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ACCESSION DETAIL
Audio/visual
Atlanta, Georgia
August 14, 1983
VHS tape/notes
Not applicable
NO IMAGE AVAILABLE.JPG

Sophie Nathan was born in 1921 in Emmerich, Germany. It was s small town with about 30 Jewish families. Her father was George and her mother was Thea Bendix Nathan. She had a sister named Emmi. Her father was a merchant and a veteran of the German army in World War I. Sophie wanted to become a children's nurse but was unable to finish her education due to Jews being excluded from higher education. She went to work in a Jewish camp/school near Hannover, Germany that prepared children for immigration to Israel. She worked there until 1941. When her parents got their deportation notice she returned from Hannover to be with them. The Nathan family was deported to the Riga ghetto in Latvia on December 11, 1941. When they arrived they were pushed into a part of the ghetto that had been cleared of Latvian Jews just days before by murdering nearly 14,000 of them outside of town. There was still food on the table in the house they chose. The German Jews in the ghetto were at a real disadvantage: they could not speak the language and did not have any local contacts to help them ease their situation. They were isolated from the Latvian Jews in the other part of the ghetto. Sophie and Emmi went to work in a factory sorting the clothing and possessions of the Latvian Jews who had been murdered to make a place for them. She also worked digging peat, loading and unloading railroad cars, and as a maid for German officers in the Wehrmacht. On November 2, 1942 the Riga ghetto was liquidated and the Jews were housed in barracks on their work sites. Sophie, Thea and Emmi managed to stay together in the same barracks, where they worked as maids. Finally, they were sent to the Kaiserwald concentration camp on the outskirts of Riga. From there they were sent to Libau, Germany where they worked for a few weeks and then they were marched to Kiel, Germany where they were liberated. The Danish Red Cross took them from the camp in buses. They were taken to Denmark, then Sweden, where Sophie managed to get in touch with relatives who helped them get settled. Sophie, Emmi and Thea (who barely survived the final camp) immigrated to the United States. Sophie married Heinz (Henry) Nathan and they lived in Alabama and Atlanta, Georgia. For about five years they moved to Israel but then returned to the United States. Sophie died in 2002 and is buried in Atlanta.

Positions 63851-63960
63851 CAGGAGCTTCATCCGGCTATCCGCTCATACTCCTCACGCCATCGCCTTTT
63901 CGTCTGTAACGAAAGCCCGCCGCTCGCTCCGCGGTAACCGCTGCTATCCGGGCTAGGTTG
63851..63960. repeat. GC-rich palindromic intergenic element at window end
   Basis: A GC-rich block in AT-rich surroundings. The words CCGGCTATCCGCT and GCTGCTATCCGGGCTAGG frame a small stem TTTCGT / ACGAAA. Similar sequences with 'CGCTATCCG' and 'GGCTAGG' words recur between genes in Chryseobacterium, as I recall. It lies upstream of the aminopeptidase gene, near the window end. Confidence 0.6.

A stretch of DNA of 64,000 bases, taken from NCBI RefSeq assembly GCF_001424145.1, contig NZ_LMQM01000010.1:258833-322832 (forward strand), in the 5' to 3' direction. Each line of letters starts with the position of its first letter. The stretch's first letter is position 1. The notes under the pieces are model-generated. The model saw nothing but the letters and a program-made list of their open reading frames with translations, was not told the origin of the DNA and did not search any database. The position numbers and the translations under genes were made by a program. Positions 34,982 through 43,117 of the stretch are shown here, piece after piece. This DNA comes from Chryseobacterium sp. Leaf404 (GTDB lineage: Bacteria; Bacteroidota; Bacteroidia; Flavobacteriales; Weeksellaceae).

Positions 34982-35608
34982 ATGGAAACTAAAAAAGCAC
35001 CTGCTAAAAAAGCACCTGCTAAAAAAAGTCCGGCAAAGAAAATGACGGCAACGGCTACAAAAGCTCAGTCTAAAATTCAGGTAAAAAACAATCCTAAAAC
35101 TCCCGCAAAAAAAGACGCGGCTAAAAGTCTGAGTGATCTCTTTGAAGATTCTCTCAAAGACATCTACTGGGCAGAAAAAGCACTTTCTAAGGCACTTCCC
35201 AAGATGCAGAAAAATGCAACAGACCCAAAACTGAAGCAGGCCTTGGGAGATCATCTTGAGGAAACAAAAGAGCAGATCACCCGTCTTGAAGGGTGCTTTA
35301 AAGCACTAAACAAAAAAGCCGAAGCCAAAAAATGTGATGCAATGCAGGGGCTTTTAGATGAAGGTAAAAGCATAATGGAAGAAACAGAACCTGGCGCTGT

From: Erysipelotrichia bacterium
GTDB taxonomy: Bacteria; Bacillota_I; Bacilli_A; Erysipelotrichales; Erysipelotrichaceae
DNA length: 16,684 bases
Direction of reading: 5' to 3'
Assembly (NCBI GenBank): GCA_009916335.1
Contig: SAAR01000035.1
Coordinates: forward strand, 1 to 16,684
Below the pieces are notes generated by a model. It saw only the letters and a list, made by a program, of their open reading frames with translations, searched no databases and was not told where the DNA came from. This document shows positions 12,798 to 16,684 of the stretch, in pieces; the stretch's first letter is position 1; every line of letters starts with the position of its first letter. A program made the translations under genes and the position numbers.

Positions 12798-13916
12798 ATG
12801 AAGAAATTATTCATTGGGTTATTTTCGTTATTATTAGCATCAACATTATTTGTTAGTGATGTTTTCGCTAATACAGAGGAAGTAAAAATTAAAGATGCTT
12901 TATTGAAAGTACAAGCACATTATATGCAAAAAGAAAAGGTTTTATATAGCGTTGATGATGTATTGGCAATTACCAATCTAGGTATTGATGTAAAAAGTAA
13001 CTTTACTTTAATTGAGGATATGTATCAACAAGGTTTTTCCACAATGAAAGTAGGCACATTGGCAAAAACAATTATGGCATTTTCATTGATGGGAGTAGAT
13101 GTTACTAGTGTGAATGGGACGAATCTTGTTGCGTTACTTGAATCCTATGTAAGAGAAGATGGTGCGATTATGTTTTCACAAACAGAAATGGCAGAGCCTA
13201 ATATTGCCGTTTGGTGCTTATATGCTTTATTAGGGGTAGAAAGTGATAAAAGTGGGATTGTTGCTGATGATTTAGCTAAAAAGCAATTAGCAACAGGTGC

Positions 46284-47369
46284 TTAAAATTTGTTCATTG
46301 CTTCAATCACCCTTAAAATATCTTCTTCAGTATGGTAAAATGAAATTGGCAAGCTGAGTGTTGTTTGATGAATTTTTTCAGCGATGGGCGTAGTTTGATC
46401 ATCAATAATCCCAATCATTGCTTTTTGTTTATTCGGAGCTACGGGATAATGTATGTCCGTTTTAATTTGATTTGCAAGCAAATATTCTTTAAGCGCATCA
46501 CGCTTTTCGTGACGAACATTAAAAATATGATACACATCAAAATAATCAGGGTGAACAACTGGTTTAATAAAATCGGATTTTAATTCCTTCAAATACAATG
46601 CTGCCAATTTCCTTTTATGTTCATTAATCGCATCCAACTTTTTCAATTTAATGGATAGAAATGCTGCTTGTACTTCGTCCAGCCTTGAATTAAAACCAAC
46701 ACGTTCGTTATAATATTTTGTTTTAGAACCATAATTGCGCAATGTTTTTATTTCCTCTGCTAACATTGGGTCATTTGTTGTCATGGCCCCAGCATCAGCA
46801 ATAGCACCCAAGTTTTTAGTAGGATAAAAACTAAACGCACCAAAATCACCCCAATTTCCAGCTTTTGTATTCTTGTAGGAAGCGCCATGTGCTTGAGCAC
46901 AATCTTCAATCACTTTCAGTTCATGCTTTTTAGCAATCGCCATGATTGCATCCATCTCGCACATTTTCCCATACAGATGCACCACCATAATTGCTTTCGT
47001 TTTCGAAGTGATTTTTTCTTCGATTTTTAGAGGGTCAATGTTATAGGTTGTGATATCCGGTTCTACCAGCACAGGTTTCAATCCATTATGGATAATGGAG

OHC-Sophie Nathan Nathan

Oral History - Sophie Nathan Nathan (1921 - 2002)

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